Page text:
At the moment, the world’s largest cultural festival is happening in Edinburgh, as it does every year. The place is awash with tourists and revellers. For recovering people there are cues and triggers to be navigated around. There are calls to drink at every corner. For those in early recovery, havens from the madness are welcome.
I posted recently on William White’s blog about preserving recovery spaces (in the context of possible ramifications from cannabis legalisation in the USA). Adam Sled, a public recovery advocate, respectfully disagrees. Says Sled in a Fix article:
I have a great deal of respect for Bill White; but I disagree strongly with this line of reasoning. I submit that in an atmosphere of true destigmatization of addiction and recovery, the identification or designation of “recovery space” becomes unnecessary and, in fact, perpetuates the stigma that we are working so hard to shed. Furthermore, decriminalization is central to the destigmatization effort.
Sled accepts that triggers can cause relapse and that triggers are all around. He also accepts that avoidance of ‘people, places and things’ is necessary in early recovery, but says that it is not a long term strategy. He goes on:
Many people recover in spite of surroundings that may be less than ideal. This is because recovery is an inside job. It does not only happen in conducive environments. It can flourish and thrive in virtually any set of conditions.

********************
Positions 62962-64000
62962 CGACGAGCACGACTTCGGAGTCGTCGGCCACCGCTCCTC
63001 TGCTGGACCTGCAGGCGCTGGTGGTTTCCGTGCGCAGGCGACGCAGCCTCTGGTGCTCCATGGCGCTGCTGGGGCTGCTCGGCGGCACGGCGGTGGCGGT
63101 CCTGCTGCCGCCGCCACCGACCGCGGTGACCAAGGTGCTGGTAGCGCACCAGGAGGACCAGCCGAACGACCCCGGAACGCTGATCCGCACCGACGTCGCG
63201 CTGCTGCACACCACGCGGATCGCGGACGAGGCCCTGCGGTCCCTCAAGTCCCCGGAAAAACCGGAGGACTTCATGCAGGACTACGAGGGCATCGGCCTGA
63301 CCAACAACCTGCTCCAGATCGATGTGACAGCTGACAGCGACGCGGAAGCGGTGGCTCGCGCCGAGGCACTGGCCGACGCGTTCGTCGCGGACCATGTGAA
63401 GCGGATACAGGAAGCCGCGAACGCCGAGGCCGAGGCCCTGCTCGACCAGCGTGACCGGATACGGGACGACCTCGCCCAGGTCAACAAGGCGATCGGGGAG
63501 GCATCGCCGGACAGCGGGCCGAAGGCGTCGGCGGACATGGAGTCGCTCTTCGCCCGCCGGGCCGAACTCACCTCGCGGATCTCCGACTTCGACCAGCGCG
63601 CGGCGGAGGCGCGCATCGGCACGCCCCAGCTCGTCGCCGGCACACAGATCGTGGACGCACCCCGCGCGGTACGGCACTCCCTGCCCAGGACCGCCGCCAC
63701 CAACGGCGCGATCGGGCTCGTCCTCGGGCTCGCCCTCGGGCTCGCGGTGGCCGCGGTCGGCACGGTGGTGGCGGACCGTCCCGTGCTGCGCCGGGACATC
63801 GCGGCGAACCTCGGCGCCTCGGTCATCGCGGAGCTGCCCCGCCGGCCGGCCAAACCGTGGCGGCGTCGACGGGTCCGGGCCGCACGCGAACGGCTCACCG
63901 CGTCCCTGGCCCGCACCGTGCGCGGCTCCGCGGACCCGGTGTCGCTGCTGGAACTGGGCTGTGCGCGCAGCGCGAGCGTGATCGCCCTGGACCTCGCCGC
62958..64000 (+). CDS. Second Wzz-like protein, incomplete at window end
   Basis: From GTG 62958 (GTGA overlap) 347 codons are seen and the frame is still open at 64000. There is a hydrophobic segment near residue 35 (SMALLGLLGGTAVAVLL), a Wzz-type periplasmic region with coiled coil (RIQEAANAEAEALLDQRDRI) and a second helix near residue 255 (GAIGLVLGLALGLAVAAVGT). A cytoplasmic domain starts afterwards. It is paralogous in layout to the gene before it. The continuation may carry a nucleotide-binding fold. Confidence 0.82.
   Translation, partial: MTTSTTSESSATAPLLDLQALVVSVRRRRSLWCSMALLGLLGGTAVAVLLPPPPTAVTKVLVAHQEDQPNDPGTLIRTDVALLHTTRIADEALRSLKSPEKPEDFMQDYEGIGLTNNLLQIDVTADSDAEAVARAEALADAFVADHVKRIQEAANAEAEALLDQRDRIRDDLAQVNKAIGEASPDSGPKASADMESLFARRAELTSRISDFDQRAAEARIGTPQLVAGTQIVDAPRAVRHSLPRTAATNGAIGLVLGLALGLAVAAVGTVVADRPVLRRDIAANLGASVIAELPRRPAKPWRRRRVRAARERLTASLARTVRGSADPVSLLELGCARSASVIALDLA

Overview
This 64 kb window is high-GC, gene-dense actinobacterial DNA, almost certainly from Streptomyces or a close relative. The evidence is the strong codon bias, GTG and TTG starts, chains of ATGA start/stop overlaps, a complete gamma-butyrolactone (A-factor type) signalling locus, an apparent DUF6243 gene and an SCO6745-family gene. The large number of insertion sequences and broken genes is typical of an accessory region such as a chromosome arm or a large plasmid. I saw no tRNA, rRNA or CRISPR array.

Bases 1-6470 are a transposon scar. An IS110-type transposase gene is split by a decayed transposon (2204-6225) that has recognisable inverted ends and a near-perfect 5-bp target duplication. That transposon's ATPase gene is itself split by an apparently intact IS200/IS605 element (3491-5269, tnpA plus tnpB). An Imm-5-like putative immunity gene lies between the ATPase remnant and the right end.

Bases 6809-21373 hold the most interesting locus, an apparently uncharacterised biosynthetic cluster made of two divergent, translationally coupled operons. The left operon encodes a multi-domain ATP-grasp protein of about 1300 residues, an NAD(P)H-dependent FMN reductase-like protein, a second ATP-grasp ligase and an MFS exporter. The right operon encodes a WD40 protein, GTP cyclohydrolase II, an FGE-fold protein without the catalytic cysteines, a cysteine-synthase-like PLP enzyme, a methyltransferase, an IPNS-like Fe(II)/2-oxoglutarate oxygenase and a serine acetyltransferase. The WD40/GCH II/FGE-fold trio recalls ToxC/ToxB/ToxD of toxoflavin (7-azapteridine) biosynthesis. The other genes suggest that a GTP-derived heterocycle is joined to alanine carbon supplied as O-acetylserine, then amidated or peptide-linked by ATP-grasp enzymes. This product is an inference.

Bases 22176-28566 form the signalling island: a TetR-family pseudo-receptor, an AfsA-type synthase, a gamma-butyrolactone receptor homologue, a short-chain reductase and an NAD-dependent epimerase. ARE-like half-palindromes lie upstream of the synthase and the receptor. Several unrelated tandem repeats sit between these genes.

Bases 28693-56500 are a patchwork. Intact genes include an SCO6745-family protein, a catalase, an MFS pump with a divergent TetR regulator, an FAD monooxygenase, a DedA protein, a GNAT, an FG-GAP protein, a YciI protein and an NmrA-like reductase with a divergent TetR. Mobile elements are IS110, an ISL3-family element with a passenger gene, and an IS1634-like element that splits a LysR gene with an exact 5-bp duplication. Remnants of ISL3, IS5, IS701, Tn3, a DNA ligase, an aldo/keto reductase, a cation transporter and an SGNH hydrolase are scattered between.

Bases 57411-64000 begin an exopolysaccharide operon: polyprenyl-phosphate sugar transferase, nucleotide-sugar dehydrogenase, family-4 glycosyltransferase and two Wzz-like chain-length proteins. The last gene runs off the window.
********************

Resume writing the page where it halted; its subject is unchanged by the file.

He is concerned about sending wrong messages
The world will never be recovery-friendly; but to ask our communities and legislators to be sensitive to recovery space perpetuates the misconception that people in recovery are passive victims, hopelessly susceptible to environmental cues and in need of sheltering. In this context, people in recovery will never achieve full empowerment.
And if not creating or preserving recovery space, then what?
Recovery space will not be achieved through restriction or regulation of those who can enjoy the recreational use of substances, legal or otherwise. One of the stigmas that we are working to overcome is the idea that we are a bunch of party poopers. Pro-recovery must not be confused with anti-drug. Instead, we must act positively to increase awareness, break down stereotypes and stigma, and earn the respect and consideration that we deserve. We are not a glum lot. Our seat at the table must be next to those who advocate for freedom and decriminalization, not across from them.
Michaela Jones took a helpful look at this from a virtual perspective in a guest blog recently and my mind turns to those folk I work with who are right at the start of the journey. They do need safe spaces and simultaneously they need to learn to negotiate all the triggers including the heady festival atmosphere that defines Edinburgh at the moment. I agree with Sled that recovery takes place in all sort of circumstances and settings, some of them fraught with challenges, but there are ways to make the journey safer.
So I don’t see recovery spaces as damaging or harmful. They are developing all over Scotland as Kularadhini identified in her inspiring post. They are not ghettoes and surely won’t become so unless they become exclusive and excluding. In my view they are important components in the building of recovery capital.
Surely it’s possible to find a middle way here and have a space at a broader table while also accessing safe and healthy recovery spaces.